KUALA LUMPUR, July 22 (Portal) – Malaysia’s government halted a music festival in the capital Kuala Lumpur on Saturday, a day after the frontman of British pop-rock band The 1975 kissed a male bandmate on stage and criticized the country’s anti-LGBT laws.
“There will be no compromise against any party that challenges, denigrates and violates Malaysian laws,” Communications Minister Fahmi Fadzil said in a Twitter post after meeting with organizers of the Good Vibes Festival, a three-day event set to last through Sunday.
The 1975 were also banned from performing in Malaysia, said a government committee overseeing filming and performances by foreigners.
Homosexuality is a crime in Muslim-majority Malaysia. Human rights groups warn of a growing intolerance towards lesbian, gay, bisexual and transgender people.
Videos posted to social media late Friday saw Healy kiss bassist Ross MacDonald after he delivered a profanity-laden speech to festival audiences criticizing Malaysia’s stance on homosexuality.
“I have made a mistake. When we booked shows, I didn’t pay attention to that,” he said. “I see no point in inviting The 1975 to a country and then telling us who we can have sex with.”
Healy later interrupted the performance and told the crowd, “Okay, we have to go. We just got banned from Kuala Lumpur, see you later.”
The band could not immediately be reached for comment. In an Instagram Story, Healy appeared to joke about the incident, posting the festival’s cancellation along with the caption, “Okay why don’t you try not making out with Ross for 20 years? Not as easy as it looks.”
Healy was criticized for kissing a male fan at a 2019 concert in the United Arab Emirates, which also has laws against homosexual acts, media reported.
Festival promoter Future Sound Asia (FSA) apologized for canceling the show due to Healy’s “controversial behavior and remarks”. It said the management of The 1975 had promised the band they would stick to the performance guidelines.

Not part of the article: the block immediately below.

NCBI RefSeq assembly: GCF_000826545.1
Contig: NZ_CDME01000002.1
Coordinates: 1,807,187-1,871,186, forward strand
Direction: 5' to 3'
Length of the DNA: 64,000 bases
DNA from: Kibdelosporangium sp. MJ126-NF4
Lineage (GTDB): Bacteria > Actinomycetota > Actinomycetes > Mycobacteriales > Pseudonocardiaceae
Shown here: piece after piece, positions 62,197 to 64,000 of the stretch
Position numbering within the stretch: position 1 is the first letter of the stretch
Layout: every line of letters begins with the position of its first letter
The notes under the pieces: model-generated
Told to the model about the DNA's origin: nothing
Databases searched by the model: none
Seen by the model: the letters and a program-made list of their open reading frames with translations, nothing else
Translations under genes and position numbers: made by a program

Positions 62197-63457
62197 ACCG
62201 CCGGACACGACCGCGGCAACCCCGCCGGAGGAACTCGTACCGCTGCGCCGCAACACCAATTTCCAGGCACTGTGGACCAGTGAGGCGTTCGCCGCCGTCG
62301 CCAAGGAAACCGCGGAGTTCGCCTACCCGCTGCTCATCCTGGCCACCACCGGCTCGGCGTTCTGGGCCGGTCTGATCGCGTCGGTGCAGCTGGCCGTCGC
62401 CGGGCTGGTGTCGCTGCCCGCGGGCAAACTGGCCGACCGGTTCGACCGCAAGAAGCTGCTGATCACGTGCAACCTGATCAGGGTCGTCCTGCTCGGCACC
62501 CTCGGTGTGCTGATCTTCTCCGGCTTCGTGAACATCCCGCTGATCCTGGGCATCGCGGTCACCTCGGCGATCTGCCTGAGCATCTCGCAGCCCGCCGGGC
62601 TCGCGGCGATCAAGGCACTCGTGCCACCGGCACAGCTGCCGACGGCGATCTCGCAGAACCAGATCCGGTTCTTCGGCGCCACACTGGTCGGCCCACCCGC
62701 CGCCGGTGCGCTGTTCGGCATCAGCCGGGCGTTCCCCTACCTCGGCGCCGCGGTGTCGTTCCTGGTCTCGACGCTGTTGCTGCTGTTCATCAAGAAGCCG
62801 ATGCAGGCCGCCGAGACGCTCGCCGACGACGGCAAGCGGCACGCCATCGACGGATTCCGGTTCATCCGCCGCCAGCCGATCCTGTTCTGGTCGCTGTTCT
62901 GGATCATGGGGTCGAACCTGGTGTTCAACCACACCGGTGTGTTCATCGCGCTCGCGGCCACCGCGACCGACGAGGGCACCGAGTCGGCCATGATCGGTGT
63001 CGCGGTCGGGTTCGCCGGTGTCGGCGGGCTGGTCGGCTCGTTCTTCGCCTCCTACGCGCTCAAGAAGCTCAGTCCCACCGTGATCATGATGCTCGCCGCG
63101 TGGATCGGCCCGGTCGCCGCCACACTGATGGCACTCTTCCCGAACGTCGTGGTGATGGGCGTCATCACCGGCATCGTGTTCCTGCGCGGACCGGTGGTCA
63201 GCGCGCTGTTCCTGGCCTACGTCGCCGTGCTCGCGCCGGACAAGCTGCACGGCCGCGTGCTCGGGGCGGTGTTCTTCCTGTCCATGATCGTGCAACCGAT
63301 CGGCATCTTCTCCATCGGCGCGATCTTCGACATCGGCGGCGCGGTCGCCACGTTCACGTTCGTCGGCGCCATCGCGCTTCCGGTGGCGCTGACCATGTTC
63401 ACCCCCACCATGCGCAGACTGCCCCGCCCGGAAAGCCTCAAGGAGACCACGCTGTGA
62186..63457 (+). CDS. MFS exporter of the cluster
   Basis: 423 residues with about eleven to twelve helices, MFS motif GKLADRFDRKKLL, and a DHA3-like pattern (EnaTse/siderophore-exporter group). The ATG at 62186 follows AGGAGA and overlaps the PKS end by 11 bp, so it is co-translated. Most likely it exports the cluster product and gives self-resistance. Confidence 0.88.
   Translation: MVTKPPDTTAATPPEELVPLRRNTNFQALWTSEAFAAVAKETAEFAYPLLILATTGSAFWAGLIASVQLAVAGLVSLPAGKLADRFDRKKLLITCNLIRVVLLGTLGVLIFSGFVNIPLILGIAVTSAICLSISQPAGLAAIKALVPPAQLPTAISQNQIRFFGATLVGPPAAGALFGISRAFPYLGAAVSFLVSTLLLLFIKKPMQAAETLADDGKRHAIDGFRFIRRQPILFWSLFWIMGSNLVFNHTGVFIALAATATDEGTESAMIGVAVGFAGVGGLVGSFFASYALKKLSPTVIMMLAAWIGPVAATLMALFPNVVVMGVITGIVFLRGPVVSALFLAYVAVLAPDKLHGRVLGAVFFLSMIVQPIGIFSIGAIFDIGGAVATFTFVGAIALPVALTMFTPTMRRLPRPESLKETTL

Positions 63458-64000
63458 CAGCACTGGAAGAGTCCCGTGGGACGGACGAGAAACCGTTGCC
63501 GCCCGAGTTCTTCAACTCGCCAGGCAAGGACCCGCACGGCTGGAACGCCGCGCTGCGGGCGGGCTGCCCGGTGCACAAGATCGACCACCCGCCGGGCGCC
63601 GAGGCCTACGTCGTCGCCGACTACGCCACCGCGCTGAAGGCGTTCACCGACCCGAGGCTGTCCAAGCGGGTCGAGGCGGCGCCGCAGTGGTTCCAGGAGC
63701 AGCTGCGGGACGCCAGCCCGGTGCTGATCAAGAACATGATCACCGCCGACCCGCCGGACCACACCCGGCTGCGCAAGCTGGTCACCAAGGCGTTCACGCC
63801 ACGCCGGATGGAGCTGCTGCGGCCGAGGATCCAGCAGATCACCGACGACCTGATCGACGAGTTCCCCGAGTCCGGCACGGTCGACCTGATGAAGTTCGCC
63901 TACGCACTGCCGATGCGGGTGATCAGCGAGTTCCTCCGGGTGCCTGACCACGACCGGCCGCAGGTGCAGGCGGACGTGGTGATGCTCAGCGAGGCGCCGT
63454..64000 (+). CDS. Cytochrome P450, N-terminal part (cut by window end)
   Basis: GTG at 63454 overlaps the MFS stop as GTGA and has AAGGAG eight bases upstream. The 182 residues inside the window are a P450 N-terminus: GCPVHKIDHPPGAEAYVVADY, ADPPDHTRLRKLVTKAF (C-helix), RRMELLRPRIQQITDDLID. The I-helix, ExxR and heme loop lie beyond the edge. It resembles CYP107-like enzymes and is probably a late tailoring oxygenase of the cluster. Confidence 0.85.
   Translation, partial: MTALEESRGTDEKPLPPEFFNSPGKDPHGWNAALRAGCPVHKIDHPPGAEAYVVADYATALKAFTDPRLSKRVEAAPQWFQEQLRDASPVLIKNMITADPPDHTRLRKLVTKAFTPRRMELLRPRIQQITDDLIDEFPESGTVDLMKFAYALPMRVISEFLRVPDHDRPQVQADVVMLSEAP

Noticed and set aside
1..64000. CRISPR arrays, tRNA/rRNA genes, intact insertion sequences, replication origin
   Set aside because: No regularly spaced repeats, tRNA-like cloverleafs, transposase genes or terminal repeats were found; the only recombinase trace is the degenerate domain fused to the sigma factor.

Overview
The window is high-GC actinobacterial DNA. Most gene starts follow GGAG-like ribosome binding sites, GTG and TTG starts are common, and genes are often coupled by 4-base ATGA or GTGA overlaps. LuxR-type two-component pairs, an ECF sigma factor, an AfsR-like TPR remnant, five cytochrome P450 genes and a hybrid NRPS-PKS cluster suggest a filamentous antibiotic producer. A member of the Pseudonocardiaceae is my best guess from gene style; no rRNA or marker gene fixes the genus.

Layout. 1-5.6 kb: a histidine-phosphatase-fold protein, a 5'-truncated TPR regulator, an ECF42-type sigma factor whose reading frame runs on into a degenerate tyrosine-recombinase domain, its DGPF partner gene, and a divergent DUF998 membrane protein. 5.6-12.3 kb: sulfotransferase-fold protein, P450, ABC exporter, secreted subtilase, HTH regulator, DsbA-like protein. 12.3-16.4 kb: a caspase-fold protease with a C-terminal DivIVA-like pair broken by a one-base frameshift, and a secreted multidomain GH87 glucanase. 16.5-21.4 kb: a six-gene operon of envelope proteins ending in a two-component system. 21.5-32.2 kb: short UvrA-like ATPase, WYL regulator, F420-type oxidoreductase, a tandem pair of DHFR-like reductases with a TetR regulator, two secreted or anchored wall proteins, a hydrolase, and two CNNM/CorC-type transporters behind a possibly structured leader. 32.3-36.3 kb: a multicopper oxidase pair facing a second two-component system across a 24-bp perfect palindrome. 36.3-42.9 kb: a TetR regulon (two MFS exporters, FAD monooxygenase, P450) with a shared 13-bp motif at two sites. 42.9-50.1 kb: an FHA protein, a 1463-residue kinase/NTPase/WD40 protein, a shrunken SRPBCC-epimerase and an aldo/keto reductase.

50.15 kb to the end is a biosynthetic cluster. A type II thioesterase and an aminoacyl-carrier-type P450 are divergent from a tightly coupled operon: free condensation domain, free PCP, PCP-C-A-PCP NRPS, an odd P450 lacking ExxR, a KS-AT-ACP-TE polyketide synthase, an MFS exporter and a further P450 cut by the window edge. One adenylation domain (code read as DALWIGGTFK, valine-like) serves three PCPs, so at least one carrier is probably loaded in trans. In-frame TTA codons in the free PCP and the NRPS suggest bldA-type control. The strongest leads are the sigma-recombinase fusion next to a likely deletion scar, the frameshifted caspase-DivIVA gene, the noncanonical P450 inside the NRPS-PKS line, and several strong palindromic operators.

“Regrettably, Healy has not lived up to these assurances,” it said in a statement.
The festival was to feature 43 performances by local and international artists over the three-day weekend. The 1975 headlined Friday, while Saturday and Sunday featured Australian singer The Kid Laroi and US band The Strokes. The performances on both days were cancelled.
The FSA expressed concern that the incident “could undermine the confidence of music promoters and various stakeholders and threaten the stability of our burgeoning live arts scene”.
Communications Minister Fahmi said Malaysia is committed to supporting the development of creative industries and freedom of expression.
“However, never touch the sensibilities of the community, especially those that run counter to the traditions and values of the local culture,” he said.
Media reported that in March the government introduced stricter guidelines, including dress codes and conduct, for foreign artists coming to Malaysia, citing the need to protect sensitivities.
Friday’s incident sparked an uproar on Malaysian social media, including from some members of the LGBT community, who accused Healy of “performative activism” and said his actions could expose the community to even more stigma and discrimination.
“Matt Healy has undoubtedly only made it worse for the queer Malaysians who actually live here and we must face the consequences because we all know our politicians will use this to further their agenda,” said Carmen Rose, a Malaysian drag queen and performer, on Twitter.
The 1975 are scheduled to play at a festival on Sunday in Jakarta, capital of Indonesia, the world’s most populous Muslim country, where an LGBT event was recently canceled due to security threats.
The Jakarta Festival organizers did not immediately respond to requests for comment on whether the band would play.
The uproar comes at a politically sensitive time in multi-ethnic Malaysia, where Prime Minister Anwar Ibrahim’s progressive coalition government will face its first major test of public support in August when elections are held in six states.
A coalition of opposition parties, mostly representing Malaysia’s ethnic majority community, has accused the government of not doing enough to protect Muslims’ rights.
The prime minister said his government will uphold the principles of Islam and will not recognize LGBT rights.
Reporting by Rozanna Latiff; Additional reporting by Bernadette Christina in Jakarta; Adaptation by William Mallard, Robert Birsel and Nick Macfie
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